Minnesota Public Drainage Systems are often the largest piece of infrastructure the county maintains. As the world population increases the pressure for higher carrying capacities on our farmers is also increasing. When drainage systems were originally constructed often only the low wet acres were included in the benefitted area. With modern technology newly completed Redetermination of Benefits almost always increases the benefitted acres ensuring that everyone who uses the drainage system pay for the repairs and maintenance in an equitable way. This process is often considered step one to any repairs or maintenance of a public drainage system.

5:00 – 6:00 p.m.

Social Hour

6:00 p.m.

Dinner

Thursday, February 9, 2023

7:00 – 8:30 a.m.

Breakfast

8:30 – 10:30 a.m.

Repairs vs Improvement

Bryan Murphy, H2Over Viewers, President
Chris Otterness, Houston Engineering Inc. Project Manager

This session will provide insight to the question of “what is a repair” and identify why the distinction between “repair” and “improvement” is important. The foundation of this distinction is determining the as-constructed condition of the drainage system, including its hydrologic efficiency. We will further discuss how this efficiency is evaluated for the conditions before and after and improvement and identify how this efficiency affects drainage benefits.

10:30 – 10:45 a.m.

Break

10:45 a.m. – Noon

Risk Management on Drainage Projects

John Kolb, Attorney at Law, Rinke Noonan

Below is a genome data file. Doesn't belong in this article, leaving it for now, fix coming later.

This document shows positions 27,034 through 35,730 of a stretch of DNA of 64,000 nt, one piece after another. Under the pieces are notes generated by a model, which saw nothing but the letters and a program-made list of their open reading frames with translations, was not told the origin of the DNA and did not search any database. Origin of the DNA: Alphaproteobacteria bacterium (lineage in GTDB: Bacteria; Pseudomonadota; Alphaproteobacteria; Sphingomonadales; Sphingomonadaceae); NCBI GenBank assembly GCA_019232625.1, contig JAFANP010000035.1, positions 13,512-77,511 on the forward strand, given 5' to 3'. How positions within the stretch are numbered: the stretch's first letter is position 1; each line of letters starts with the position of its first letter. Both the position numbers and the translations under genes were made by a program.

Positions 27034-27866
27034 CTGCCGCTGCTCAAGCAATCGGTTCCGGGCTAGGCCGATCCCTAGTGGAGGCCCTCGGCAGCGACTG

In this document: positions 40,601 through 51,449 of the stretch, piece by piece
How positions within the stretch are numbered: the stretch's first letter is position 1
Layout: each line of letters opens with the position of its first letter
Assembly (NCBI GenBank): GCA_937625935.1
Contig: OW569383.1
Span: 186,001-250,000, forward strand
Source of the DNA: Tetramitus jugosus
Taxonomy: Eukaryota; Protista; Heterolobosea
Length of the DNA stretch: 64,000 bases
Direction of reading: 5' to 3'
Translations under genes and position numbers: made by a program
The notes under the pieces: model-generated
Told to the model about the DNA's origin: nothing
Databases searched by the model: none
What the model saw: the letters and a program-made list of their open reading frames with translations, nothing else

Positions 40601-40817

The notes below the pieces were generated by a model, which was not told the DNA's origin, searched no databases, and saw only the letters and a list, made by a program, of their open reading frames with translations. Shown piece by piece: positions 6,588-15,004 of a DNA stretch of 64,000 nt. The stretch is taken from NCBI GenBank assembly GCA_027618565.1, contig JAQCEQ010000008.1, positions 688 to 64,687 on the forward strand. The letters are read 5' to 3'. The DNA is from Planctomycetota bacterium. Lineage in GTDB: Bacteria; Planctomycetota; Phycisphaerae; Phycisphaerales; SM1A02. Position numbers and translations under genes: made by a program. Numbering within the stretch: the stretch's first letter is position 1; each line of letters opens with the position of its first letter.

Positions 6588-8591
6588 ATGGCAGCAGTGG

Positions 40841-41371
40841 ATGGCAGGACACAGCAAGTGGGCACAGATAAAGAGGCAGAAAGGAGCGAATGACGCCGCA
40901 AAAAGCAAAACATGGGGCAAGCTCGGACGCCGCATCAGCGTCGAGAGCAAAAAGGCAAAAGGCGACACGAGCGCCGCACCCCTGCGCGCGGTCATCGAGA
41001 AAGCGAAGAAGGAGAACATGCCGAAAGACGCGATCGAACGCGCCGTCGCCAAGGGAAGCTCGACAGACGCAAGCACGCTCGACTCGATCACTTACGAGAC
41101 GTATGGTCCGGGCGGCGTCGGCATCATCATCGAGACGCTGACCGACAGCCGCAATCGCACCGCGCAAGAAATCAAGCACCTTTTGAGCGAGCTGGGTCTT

Chris Otterness, Houston Engineering Inc. Project Manager

This session will address risk management questions on drainage projects, such as: What are the major decision points that drainage authorities need to evaluate in project proceedings? How do drainage authorities weigh evidence and testimony, and make findings to support their decision? How can engineers and legal counsel help drainage authorities prepare for, and accomplish that evaluation, and maximize the chances of a project’s success and minimize the risks of an appeal? This session will also address environmental considerations: What are the criteria the Board must consider (e.g., 103E.015) and what are the things we look at in preparing our report and assisting with this consideration?

1:00 – 2:00 p.m.

Separable Maintenance

John Kolb, Attorney at Law, Rinke Noonan
Chris Otterness, Houston Engineering Inc. Project Manager

What is Separable Maintenance and when is it applied? This session will address the definition of separable maintenance, its application in drainage project proceedings, and also discuss strategies for informing petitioners and affected landowners of its application.

2:00 – 3:00 p.m.

Panel / Open Discussion

Doug Kruger, McLeod County Commissioner
Randy Kramer, Renville County Commissioner
Todd Patzer, Lac qui Parle Commissioner

What do you see as the biggest obstacle to drainage management and how is your county addressing the challenge? How do you gauge the collective will of the benefitting landowners, and to what extent does this affect your management decisions?

3:00 p.m.

Adjourn

Conference Registration Fee: $195 per person

Arrowwood Group Rate: $123 until 1/16/23

Look for more information and registration coming soon via email and online at www.mncounties.org.